Feet are ugly. No one has nice feet, it’s just a fact of life and especially for runners with all we put them through, but it’s possible to get them slightly less minging, especially if you’re going to be wearing sandals or (shudder) flip flops during the warmer months.
If you exercise or play a sport, either alone or with others, you could get hurt when you don’t pay attention. Perhaps, you do military presses with added poundage, although your shoulder has been aching for some weeks now. Unfortunately, you tear your deltoid muscle.
Perhaps, you run to the finish line, although you know that pain in your ankle is a clear sign for you to stop. Unfortunately, you experience a severe ankle sprain and the painful swelling takes weeks to heal.
Or perhaps, you keep on pedaling as fast as can when you’re biking, although you are now well past the point of fatigue. Unfortunately, you run over a rock that you didn’t notice, wobble, and fall.
We can suffer from a wide variety of minor injuries, like sprains, contusions, or pulled muscles, while exercising or playing sports. It’s important to learn how to prevent injuries from happening in the first place by pacing ourselves, stretching, and using proper techniques. If we do injure ourselves, we can use ice/ice/heat therapy, supportive braces and sleeves, OTC pain relievers, and rest and elevation to speed up recovery. You can get more information online on how base layer bracing and compression zone technology can help you prevent injuries or help speed up your recovery.
Common Injuries, Prevention, and Recovery
Let’s take a closer look at some basic types of sports injuries, how to prevent injuries from happening in the first place, and what to do if you do have an injury.
- Common Injuries
The six most common sports injuries are sprains, strains, knees injuries, shin splints, dislocations, and fractures. They range in severity.
- Sprains are the most common of all types of minor injuries. They occur when a ligament, the connective tissues attached to bones, overstretches or tears. This occurs in wrists, knees, and ankles.
- Strains are similar to sprains, except that muscles or tendons, not ligaments, overstretch or tear.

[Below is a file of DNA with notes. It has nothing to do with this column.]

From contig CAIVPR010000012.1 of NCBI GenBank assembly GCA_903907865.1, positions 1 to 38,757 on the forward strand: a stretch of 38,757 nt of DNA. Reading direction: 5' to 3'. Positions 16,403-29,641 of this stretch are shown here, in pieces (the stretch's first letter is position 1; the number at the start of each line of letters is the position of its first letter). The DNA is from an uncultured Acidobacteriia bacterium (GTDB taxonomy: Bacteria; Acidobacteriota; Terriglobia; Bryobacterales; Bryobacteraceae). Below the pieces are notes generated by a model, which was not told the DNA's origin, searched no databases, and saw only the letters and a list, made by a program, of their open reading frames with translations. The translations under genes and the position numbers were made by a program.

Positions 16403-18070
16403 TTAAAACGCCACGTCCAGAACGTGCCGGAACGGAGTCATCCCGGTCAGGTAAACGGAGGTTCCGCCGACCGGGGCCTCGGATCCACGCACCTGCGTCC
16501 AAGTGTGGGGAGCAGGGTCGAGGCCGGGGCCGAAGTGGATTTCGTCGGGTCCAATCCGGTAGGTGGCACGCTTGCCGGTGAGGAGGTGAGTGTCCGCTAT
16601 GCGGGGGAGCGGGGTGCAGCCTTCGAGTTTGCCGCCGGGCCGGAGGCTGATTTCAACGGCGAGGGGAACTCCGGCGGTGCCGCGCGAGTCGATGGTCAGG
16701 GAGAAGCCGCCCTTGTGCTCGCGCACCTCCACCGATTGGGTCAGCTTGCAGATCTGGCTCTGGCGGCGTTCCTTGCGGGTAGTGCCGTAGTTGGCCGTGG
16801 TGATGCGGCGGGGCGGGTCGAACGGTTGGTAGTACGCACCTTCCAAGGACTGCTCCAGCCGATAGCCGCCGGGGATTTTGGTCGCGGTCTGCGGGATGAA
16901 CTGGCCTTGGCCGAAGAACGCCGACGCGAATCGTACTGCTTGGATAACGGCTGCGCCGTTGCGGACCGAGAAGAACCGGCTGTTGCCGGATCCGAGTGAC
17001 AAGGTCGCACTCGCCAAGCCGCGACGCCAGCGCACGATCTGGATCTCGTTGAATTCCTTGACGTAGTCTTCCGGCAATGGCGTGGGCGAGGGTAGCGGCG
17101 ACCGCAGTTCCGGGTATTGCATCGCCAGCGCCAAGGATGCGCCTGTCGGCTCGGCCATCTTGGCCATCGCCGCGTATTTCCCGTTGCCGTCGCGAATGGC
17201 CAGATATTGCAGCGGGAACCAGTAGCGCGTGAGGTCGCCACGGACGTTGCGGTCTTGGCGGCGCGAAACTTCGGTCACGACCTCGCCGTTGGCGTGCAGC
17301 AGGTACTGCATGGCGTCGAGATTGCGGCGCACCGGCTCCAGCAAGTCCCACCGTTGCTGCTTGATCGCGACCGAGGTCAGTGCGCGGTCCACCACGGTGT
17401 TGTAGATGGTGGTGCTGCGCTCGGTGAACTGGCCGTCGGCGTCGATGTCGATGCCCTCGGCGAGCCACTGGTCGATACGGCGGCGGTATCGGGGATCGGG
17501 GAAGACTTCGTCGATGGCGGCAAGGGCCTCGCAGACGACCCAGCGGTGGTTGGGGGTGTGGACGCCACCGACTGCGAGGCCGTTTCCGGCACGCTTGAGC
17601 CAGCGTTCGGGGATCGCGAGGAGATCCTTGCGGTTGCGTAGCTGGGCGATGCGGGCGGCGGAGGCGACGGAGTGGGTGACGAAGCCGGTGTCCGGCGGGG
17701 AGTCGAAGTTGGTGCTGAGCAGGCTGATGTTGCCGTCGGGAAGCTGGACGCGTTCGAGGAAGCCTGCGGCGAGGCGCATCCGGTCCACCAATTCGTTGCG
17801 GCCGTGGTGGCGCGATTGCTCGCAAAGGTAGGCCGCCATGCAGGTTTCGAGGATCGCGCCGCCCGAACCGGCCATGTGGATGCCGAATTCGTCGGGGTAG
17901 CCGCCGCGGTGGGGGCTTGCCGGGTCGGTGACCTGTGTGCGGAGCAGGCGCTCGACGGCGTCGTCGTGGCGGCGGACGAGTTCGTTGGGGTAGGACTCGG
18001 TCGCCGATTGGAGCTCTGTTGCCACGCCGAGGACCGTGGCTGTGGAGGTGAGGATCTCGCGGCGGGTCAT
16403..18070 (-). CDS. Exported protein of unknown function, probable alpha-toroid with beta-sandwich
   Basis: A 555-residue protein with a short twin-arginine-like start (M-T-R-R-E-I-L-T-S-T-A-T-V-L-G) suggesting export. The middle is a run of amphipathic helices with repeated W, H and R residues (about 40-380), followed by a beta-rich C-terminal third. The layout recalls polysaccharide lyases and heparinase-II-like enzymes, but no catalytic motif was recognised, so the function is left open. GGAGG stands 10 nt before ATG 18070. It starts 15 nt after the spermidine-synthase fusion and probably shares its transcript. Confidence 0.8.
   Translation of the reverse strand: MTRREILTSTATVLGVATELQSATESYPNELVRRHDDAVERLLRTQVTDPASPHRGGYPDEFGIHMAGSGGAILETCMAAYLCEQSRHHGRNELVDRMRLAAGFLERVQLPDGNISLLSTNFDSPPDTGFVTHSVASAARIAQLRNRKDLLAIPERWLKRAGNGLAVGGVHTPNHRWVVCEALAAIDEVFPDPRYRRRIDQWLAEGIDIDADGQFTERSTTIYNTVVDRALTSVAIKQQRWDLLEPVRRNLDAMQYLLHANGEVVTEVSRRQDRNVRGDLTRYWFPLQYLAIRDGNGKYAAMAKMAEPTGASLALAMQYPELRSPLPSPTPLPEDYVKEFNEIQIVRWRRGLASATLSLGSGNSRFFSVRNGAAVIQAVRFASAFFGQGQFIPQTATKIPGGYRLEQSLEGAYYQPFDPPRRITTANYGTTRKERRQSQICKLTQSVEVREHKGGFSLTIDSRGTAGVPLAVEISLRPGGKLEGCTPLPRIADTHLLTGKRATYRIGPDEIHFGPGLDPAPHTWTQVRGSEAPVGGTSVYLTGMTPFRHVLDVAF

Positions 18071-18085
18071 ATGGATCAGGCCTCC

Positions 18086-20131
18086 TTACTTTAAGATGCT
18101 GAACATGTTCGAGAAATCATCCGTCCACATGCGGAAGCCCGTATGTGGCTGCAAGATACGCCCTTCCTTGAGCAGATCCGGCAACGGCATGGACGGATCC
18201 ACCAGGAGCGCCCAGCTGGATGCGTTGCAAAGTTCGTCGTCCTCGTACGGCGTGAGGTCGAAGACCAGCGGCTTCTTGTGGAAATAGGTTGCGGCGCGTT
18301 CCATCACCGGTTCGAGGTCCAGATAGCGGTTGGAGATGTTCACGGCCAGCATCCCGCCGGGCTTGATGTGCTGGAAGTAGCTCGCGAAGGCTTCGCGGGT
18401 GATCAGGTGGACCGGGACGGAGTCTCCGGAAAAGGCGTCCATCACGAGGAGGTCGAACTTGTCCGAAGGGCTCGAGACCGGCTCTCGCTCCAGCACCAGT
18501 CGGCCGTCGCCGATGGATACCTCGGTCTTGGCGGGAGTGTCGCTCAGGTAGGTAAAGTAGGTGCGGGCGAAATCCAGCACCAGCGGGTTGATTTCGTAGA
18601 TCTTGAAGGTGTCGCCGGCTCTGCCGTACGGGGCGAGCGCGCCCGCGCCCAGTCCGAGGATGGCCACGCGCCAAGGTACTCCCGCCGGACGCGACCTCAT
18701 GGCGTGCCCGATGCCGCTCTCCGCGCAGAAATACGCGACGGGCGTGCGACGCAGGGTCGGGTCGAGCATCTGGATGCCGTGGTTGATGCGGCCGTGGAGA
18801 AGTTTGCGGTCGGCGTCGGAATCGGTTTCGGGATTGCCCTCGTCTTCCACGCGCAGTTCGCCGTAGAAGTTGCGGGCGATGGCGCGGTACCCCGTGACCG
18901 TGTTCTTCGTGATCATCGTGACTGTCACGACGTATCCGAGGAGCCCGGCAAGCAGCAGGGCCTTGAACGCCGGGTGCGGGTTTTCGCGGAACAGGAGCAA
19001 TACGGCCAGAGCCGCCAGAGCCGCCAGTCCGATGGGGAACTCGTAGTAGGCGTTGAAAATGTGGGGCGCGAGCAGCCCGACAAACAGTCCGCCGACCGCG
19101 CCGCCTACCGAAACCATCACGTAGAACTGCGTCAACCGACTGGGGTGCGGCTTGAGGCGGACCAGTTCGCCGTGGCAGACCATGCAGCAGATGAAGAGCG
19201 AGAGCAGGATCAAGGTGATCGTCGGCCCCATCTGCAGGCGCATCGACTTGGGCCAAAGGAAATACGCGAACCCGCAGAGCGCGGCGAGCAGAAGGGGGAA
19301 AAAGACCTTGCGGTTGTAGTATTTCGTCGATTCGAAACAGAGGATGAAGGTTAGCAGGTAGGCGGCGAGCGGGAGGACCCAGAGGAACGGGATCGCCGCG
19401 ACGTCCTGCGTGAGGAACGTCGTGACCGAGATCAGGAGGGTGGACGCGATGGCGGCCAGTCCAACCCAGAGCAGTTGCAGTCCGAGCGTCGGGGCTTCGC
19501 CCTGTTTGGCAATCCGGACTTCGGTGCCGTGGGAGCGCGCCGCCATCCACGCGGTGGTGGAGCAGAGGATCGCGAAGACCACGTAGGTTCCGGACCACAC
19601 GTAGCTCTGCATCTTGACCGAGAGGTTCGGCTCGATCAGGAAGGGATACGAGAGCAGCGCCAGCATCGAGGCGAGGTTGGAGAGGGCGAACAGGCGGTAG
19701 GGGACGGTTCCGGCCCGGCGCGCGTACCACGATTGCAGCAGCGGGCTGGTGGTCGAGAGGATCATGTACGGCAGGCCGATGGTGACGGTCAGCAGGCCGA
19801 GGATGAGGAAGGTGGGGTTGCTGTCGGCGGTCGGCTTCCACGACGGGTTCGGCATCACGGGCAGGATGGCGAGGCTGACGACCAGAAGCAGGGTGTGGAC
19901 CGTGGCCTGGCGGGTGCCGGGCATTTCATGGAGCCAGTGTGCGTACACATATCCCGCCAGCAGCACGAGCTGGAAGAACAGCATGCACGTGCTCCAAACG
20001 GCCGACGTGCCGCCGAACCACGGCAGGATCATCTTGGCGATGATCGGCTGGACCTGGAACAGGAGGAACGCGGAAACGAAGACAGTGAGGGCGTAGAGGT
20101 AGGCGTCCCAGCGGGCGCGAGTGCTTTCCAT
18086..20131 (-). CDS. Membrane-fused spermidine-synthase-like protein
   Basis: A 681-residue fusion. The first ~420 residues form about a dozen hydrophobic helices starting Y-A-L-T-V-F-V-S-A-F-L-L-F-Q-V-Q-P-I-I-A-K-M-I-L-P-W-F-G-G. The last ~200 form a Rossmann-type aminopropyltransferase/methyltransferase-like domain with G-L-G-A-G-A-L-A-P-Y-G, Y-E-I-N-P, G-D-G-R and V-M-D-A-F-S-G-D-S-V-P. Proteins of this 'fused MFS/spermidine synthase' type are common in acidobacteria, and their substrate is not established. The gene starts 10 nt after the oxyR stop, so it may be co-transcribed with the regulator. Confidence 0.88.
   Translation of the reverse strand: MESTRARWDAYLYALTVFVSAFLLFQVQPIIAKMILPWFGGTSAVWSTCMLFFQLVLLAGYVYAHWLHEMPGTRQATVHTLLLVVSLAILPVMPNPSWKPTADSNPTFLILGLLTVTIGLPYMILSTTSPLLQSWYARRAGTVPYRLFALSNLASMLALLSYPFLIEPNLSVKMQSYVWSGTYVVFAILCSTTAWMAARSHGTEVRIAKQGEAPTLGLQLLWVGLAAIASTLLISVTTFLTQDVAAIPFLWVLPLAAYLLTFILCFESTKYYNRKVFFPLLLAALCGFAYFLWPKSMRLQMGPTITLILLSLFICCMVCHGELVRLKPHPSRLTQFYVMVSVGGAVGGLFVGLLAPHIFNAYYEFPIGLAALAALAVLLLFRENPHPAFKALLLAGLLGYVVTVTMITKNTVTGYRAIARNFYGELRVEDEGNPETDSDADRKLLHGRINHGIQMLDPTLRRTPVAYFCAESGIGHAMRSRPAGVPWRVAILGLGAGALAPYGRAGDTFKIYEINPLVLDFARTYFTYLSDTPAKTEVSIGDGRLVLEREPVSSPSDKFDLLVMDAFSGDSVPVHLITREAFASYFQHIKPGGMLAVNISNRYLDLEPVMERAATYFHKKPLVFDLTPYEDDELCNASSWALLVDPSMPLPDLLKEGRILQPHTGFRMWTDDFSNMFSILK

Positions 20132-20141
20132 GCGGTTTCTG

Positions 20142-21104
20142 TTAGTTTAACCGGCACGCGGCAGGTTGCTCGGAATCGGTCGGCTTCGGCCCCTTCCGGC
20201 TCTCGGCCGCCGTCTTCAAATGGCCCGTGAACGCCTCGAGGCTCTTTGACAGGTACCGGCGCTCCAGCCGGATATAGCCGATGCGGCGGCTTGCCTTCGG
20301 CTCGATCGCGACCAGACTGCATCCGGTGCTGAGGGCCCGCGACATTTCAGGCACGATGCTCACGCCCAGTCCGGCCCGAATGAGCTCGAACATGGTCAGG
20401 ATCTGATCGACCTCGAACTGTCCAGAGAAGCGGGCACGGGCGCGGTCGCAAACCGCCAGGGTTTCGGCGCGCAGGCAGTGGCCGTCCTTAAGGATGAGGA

- Knee injuries range from mild to severe, and if severe, they may require surgery to repair cartilage or ligaments. There are different types of knee injuries. Illiotibial band syndrome occurs when the ligament from the hip to the shin becomes painfully tight or get inflamed. Runner’s knee is tenderness or acute pain close to the front of the knee cap. And tendonitis refers to the condition when there is inflammation or degeneration within a tendon.
- Shin splints refer to pain associated with the tibia. This pain can be to the front of the lower leg, the foot, or the ankle. There are different types of shin splints, like anterior shin splints or medial shin splints. This injury is common among runners who run on a concrete path or road.
- Dislocations, or luxation, occur when the bones in a joint are forced out of alignment. These usually affect those in contact sports like football or martial arts. This is an emergency and requires a medical expert to push the dislocated bone back into place. This is acutely painful because the connective tissue around the joint is damaged and inflamed. Dislocation may occur in fingers, hands, shoulders, elbows, knees, and hips.
- Fractures are a broken bone. An acute fracture is a one-time injury while a stress fracture is the result of repeated bone stress over a period of time. These are medical emergencies.
- Injury Prevention